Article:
How do Hester, Dimmesdale and Chillingworth change physically, emotionally, and spiritually in The Scarlet Letter?

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ms-mcgregor's profile pic

ms-mcgregor | High School Teacher | (Level 1) Educator Emeritus

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This question encompasses the entire novel and cannot really be answered in the detail you want in this short space. I suggest you consult the links below for more information.

1. Hester changes from a woman who flaunts her sin by wearing a beautiful dress and skillfully embroidering the letter "A" to a woman who is dressed more conservatively and is stronger both emotionally and physically than she is at the beginning of the novel. This is because she her sin is open and she learns from her mistakes.

2. Dimmesdale becomes weaker and weaker as the novel continues. He agonizes over his hidden sin, to the point that he puts his own secret letter "A" on his chest. He tries to confess publicly, but stops his confession many times until the end of the novel. The stress of the public confession is too much for his heart and he dies.

3. Chillingworth becomes totally focused on revenge during the novel. This has an effect on him physically as he becomes more and more deformed. Hawthorne says he was initially a fairly kind healer, but he becomes almost devilish in his search for revenge. After Dimmesdale dies, he has nothing more to live for and he withers up like the leech he has been described as, and dies.

cneukam1379's profile pic

cneukam1379 | High School Teacher | (Level 1) Assistant Educator

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To add on to the previous response:

1. Hester begins the novel almost immediately.  In the second chapter of the novel, she is talked about by the women of the town as a "hussy," and only one of the gossips encourages the other women to consider that all are sinners; Hester just happened to be caught.  When one is immediately seen as such a pariah, one naturally acts as such.  Yet Hester, though she boldly embroiders the scarlet letter on her bosom, does not actually act that bold throughout the novel.  Instead, she takes on her sin and attempts throughout her life to atone for it.  In chapter 5, Hawthorne comments on the fact that Hester could have fled town and returned to England, but instead, she stayed (although at the edge of town) and used her needle-work skills to make a living: 

Her needle-work was seen on the ruff of the Governor; military men wore it on their scarfs, and the minister on his band; it decked the baby’s little cap; it was shut up, to be mildewed and moulder away, in the coffins of the dead. But it is not recorded that, in a single instance, her skill was called in aid to embroider the white veil which was to cover the pure blushes of a bride. The exception indicated the ever relentless vigor with which society frowned upon her sin. (Chapter 5)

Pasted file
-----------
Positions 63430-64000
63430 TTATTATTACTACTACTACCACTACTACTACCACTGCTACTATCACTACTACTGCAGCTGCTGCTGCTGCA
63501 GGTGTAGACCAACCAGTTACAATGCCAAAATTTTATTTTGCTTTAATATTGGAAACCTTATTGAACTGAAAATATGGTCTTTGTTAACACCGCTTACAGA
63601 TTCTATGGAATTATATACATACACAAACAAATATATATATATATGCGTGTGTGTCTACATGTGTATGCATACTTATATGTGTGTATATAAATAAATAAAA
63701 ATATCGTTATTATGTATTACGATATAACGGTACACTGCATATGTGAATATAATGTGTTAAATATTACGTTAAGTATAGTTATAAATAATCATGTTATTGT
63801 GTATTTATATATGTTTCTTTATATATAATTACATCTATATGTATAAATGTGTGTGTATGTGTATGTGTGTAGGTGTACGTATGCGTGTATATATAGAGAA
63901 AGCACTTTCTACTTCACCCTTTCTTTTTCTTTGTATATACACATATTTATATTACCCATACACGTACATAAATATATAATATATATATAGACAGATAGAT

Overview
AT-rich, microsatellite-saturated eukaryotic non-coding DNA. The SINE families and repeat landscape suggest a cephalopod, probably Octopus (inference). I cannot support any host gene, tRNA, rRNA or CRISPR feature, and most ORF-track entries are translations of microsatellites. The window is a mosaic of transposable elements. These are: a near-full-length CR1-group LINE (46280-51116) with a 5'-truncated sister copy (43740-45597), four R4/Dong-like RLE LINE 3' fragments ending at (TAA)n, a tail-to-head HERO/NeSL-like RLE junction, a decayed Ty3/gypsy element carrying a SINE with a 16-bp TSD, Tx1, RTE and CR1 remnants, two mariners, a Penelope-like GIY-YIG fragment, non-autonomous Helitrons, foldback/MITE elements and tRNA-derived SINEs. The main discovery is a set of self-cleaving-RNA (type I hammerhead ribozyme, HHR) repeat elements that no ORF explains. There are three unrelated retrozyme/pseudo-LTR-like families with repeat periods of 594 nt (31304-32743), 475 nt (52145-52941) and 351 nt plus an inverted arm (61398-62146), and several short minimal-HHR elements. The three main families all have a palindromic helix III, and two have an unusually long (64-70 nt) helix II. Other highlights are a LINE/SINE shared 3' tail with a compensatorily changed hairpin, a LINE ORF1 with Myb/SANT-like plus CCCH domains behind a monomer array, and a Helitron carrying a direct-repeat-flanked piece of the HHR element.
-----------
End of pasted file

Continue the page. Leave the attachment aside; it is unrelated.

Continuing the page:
Thus, socially, Hester was eventually accepted, and while at first the memory of her sin would stay with the townspeople, that memory, too, would fade.  By the end of the novel, the "A" that was emblazoned on Hester's chest came to stand for "angel" instead of "adultery" because of the very acts that Hester showed to those in the town.

2. Spiritually, Dimmesdale's change is interesting to note from Hawthorne's perspective.  Because Hester was able to confess her sin (even though she did not want to), she was able to unload the guilt associated with it.  Dimmesdale, on the other hand, kept his secret to himself, which is why he physically harmed himself, carving the "A" into his chest.  When Dimmesdale finally confesses his sin to the congregation, the release of that sin causes him to die.  Had he confessed during the multiple opportunities he had in the novel, he may have been able to live a full life.

3. With Chillingworth, again Hawthorne's commentary is interesting to note because it focuses on the use of magic and other dark arts.  Throughout the novel, Chillingworth is viewed as a doctor, but he does not follow the traditional medicinal protocol.  He mixes Native American herbal remedies with other scientific concoctions.  Because this novel portrays a Puritan society, who would have viewed these types of remedies as black magic, Hawthorne shows the hypocrisy of such views.  Chillingworth was a good doctor, but at the end of the novel, Hawthorne writes, "Others contended that the stigma had not been produced until a long time subsequent, when old Roger Chillingworth, being a potent necromancer, had caused it to appear, through the agency of magic and poisonous drugs" (Chapter 24).  The town had viewed Chillingworth as a saint until the point when Dimmesdale revealed his sin and collapsed.  That act ruined Chillingworth as well.

Hawthorne uses these three characters to reveal his view on sin and guilt in Puritan society and in his own society.  While humans want to place the sin on others, they do not realize their own sin and its effects on their lives.  

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